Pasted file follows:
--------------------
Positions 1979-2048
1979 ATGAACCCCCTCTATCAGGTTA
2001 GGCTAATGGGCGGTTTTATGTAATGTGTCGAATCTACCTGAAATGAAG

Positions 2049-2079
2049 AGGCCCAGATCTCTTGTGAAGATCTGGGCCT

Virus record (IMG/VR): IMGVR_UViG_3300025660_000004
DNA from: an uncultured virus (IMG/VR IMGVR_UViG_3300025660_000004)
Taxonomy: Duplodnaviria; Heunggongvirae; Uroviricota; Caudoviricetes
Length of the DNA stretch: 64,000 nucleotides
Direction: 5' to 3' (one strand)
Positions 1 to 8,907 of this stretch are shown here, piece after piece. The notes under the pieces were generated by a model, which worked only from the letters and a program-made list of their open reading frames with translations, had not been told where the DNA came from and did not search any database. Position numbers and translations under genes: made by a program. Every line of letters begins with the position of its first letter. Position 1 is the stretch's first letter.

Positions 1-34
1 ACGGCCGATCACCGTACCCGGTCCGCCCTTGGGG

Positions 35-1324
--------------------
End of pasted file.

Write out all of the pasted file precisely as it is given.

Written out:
Positions 1979-2048
1979 ATGAACCCCCTCTATCAGGTTA
2001 GGCTAATGGGCGGTTTTATGTAATGTGTCGAATCTACCTGAAATGAAG

Positions 2049-2079
2049 AGGCCCAGATCTCTTGTGAAGATCTGGGCCT

Virus record (IMG/VR): IMGVR_UViG_3300025660_000004
DNA from: an uncultured virus (IMG/VR IMGVR_UViG_3300025660_000004)
Taxonomy: Duplodnaviria; Heunggongvirae; Uroviricota; Caudoviricetes
Length of the DNA stretch: 64,000 nucleotides
Direction: 5' to 3' (one strand)
Positions 1 to 8,907 of this stretch are shown here, piece after piece. The notes under the pieces were generated by a model, which worked only from the letters and a program-made list of their open reading frames with translations, had not been told where the DNA came from and did not search any database. Position numbers and translations under genes: made by a program. Every line of letters begins with the position of its first letter. Position 1 is the stretch's first letter.

Positions 1-34
1 ACGGCCGATCACCGTACCCGGTCCGCCCTTGGGG

Positions 35-1324